Lecturer in Discipline (CSER)
Dr. Carlos Gerardo Zúñiga Nieto is a lecturer at the History Department and the Center for the Study of Ethnicity and Race at Columbia University. Previously, he worked as a visiting assistant professor of history at Boston College’s Morrissey College of Arts and Sciences and held a research fellowship at the Max Planck Institute for Human Development in Berlin, Germany. In addition, he earned a PhD in Latin American History and the Caribbean from Columbia University. His specialty is colonial and modern Latin America with a focus on labor, legal, cultural and urban history, crime and punishment, and social justice—especially in Mexico—as well as particular attention to how conceptions of belonging, citizenship, and exclusion have shaped the social and historical roots of justice, crime, and law.
His current book project, Shouting the News: Newsboys in the Making of Modern Mexico, 1870–1931, reveals the fascinating and important role of Mexico’s newsboys—youths who hawked newspapers on street corners—in the country’s economic, legal, cultural, and social development drawing on judicial sources, periodicals, plays, novels, and music. He is writing an article that explores the various reasons why newsboys participated in the civil war in the streets of Mexico City beginning in 1913, as well as how newsboys engaged in the rhetoric of the Mexican Revolution in the streets during protests, marches, and strikes.
He is currently teaching History of Childhood in the Americas, Introduction to Latinx Studies, and Latinx Environmental Justice at Columbia. He has taught courses such as How Democracies Die: Politicization of Emotions, Global History of Emotions, Encountering Inequalities: The Historical Politics of Inequality, Latinx Environmental Justice, History of Childhood in the Americas, Environmental Origins of Displacement in the Americas, and Global History of Mass Incarceration. His writings have appeared in Boyhood Studies: An Interdisciplinary Journal, Journal of the History of Childhood and Youth, Global Studies of Childhood, and Hispanic American Historical Review.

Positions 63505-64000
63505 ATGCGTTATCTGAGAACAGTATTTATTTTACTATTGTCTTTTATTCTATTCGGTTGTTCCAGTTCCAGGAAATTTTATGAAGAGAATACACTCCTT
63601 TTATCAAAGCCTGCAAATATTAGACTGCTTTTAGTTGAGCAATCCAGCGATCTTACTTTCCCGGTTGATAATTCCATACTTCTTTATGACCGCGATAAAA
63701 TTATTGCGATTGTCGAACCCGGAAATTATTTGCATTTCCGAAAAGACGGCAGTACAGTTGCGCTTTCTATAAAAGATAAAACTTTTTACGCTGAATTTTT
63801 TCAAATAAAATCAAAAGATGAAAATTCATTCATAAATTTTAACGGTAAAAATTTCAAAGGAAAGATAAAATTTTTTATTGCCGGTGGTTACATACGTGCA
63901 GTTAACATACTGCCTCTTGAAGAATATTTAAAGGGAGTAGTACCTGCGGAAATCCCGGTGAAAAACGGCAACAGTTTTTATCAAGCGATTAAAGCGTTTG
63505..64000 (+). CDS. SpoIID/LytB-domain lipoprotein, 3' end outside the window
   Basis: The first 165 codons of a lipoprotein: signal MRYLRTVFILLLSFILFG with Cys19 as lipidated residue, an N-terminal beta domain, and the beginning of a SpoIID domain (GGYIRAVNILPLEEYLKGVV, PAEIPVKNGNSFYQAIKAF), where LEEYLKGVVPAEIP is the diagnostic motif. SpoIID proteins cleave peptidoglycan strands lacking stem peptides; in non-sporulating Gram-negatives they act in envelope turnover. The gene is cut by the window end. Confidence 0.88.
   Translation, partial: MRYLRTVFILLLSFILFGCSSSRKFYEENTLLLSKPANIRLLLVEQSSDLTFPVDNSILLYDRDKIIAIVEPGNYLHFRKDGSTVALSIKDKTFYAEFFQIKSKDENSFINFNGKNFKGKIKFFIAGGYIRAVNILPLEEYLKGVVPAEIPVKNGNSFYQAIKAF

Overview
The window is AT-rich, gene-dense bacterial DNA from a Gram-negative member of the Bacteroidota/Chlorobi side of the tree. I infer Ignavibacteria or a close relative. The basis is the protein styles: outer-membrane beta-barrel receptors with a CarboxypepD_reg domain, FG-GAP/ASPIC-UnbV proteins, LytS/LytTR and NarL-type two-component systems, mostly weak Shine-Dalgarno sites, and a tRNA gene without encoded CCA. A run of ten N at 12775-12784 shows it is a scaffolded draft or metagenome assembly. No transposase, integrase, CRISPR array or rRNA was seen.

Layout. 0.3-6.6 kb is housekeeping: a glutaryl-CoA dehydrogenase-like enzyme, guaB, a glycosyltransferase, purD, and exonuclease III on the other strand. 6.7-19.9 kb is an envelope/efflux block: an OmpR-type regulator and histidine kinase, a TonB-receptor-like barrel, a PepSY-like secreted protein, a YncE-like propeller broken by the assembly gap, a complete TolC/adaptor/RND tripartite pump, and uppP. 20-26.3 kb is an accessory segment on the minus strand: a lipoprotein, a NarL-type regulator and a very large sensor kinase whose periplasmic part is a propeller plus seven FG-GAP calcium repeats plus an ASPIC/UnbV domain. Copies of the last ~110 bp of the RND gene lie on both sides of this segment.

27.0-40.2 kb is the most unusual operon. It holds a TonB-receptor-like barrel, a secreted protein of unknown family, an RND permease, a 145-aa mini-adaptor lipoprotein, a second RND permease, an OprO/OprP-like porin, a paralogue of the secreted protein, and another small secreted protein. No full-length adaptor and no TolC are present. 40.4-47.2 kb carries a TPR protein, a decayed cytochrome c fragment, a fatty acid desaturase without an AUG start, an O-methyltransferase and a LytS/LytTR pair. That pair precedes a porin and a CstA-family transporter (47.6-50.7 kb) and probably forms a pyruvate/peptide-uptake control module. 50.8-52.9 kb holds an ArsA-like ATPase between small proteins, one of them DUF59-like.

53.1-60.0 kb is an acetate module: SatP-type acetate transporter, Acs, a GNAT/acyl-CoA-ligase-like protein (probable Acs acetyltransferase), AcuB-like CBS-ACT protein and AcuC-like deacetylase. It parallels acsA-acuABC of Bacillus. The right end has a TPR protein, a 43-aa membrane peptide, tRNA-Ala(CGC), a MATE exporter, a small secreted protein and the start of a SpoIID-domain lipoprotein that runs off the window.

His second project, Manure Pollution Wars: The Rise of Pork Factory Farms and the Struggle for Environmental Justice in the Greater Caribbean, 1970–2000, shows how and why environmental inequalities were created as rural Yucatán became a magnet for businesses in search of cheap labor with no oversight. It also explains how class and racial politics have influenced manure pollution with the consolidation of pork factory farms in rural Yucatán that began in the 1970s. Southeastern Yucatán has become the epicenter of Mexico’s pork production due to its strategic access to the United States and Asia through the port of Progreso. This environmental, labor, and business history of industrial-scale pig farming reveals the unimaginably high cost of cheap food for Indigenous Maya communities in modern Yucatán.
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